How to be a Research Subject

Subject Safety Hazards

Siemens Subject

Although the MRI environment is safe for most people certain individuals may be at increased risk for physical harm because of medical implants or other conditions.  Our goal is to make sure that your MRI experience is as safe and comfortable as possible.  To do this we exclude candidates that we consider to be at increased risk of injury in an MRI exam.


What To Expect

Although protocols may vary, there are several features that are common to all MR research studies conducted at the AIRC. For specific details and requirements of the study in which you are participating, contact the Principal Investigator of the study. If you feel uncomfortable at any point during the study, please consult the MR Instrument Operator immediately. You have the right to discontinue the research study at any time.

  • You will be asked to complete a brief medical screening form to determine if the MR environment is safe for you. Your personal identification will be converted to a subject number to maintain your confidentiality.
  • You will be asked to use the restroom prior to being placed inside the MR Instrument.
  • You will be asked to remove all metallic objects and all contents of your pockets. Some studies may require you wear a gown.
  • You will be asked to lie on a movable table that will be advanced into the MR Instrument. If you are uncomfortable with enclosed or narrow places, please consult the Principal Investigator.  There is a Mock Scanner at the AIRC designed to help research subjects acclimate to the MR Instrument environment.
  • You will be asked to lie as still as possible for the duration of the measurements (typically between 30-90 minutes).
  • The MR Instrument Operator will periodically communicate with you via the intercom.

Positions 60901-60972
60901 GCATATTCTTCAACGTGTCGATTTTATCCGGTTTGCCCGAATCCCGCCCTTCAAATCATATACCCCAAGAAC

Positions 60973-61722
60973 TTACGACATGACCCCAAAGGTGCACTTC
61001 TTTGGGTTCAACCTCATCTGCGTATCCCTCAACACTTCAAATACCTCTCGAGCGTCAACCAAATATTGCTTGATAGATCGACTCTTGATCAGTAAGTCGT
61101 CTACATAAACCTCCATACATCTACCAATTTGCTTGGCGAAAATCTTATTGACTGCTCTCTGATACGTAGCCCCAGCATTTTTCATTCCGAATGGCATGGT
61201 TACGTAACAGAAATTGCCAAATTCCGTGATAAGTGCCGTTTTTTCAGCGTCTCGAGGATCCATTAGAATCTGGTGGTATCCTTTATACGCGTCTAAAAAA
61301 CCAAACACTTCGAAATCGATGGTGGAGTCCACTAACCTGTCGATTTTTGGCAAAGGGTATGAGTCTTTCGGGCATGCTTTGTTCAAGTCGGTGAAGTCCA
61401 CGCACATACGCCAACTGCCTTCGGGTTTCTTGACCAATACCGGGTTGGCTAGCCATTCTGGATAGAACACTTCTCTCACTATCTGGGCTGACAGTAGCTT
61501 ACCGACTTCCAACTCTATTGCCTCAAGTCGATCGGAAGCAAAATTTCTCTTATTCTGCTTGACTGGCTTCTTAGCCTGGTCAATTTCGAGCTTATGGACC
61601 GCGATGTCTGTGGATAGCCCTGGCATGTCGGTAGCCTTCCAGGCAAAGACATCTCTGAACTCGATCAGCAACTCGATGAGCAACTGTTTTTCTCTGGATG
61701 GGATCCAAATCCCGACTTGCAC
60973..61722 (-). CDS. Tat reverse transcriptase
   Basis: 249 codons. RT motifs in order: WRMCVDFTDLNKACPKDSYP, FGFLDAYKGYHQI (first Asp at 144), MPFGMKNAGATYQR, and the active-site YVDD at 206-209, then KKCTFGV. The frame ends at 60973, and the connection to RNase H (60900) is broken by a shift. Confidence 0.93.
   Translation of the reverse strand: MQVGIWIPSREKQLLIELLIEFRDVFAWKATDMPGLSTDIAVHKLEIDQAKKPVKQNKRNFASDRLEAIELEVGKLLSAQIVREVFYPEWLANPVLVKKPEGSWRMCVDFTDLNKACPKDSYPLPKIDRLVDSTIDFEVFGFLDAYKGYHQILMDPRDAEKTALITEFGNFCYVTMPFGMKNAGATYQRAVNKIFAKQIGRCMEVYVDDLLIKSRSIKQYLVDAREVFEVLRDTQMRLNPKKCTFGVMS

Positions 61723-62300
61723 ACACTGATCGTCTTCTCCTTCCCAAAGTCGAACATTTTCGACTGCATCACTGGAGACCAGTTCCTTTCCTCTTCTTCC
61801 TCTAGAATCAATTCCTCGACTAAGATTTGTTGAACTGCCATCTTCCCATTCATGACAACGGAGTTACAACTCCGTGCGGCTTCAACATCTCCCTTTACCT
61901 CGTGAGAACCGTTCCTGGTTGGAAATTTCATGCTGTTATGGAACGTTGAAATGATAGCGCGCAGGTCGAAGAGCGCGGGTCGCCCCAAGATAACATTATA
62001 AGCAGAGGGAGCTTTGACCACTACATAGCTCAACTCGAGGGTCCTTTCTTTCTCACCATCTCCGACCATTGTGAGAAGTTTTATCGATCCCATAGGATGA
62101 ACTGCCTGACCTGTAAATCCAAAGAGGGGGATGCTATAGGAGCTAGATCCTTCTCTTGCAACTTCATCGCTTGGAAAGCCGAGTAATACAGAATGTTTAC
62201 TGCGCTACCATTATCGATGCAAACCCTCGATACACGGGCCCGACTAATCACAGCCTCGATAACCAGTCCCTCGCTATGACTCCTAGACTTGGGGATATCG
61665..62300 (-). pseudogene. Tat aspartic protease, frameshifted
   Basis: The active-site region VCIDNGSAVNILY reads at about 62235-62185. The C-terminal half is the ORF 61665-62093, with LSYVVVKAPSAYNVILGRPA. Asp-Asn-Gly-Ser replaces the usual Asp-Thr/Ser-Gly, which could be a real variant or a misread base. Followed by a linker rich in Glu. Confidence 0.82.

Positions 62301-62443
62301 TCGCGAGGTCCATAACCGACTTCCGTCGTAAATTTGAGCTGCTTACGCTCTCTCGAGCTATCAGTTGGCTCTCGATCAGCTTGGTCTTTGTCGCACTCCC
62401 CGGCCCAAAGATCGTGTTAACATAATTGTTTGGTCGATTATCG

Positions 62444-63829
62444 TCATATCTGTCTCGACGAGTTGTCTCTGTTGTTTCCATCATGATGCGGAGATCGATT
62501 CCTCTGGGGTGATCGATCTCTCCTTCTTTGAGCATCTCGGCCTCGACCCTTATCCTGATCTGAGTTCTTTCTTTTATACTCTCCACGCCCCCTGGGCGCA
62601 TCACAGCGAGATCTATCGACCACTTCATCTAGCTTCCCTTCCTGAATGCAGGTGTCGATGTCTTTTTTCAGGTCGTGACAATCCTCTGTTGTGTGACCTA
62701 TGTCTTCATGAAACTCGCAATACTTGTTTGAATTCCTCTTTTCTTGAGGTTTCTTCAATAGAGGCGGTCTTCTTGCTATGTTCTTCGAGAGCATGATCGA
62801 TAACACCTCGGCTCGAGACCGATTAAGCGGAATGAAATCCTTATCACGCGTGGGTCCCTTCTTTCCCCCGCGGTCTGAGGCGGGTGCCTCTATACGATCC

• You will hear "knocking" sounds produced by the MR Instrument as it is taking measurements. You will be given ear protection to defend against the loud sounds produced by the MR Instrument.
  • You may feel tingling sensations in your arms or legs due to rapid switching of the magnetic field. It is unlikely that this will occur.
  • You may feel dizziness or a metallic taste in your mouth. These sensations occur most commonly if you move your head quickly while in the MR Instrument.  Please try to keep your head as still as possible throughout the study.
  • Access to the images acquired during the research study will be determined by the Principal Investigator. If you are afforded access the images, they should not be used for medical or diagnostic purposes.
  • Please direct questions about potential medical or diagnostic information obtained by the research study to the Principal Investigator.



If you are interested in participating as a research subject, there are studies at the AIRC looking for qualified participants.  Interested subjects can also participate in other OHSU clinical trials if they qualify.


  • Breast Cancer study: please contact Principal Investigator Wei Huang 
  • Prostate Cancer study: on behalf of Principal Investigator Xin Li, contact William Woodward




For help with getting to the AIRC, see Contact Us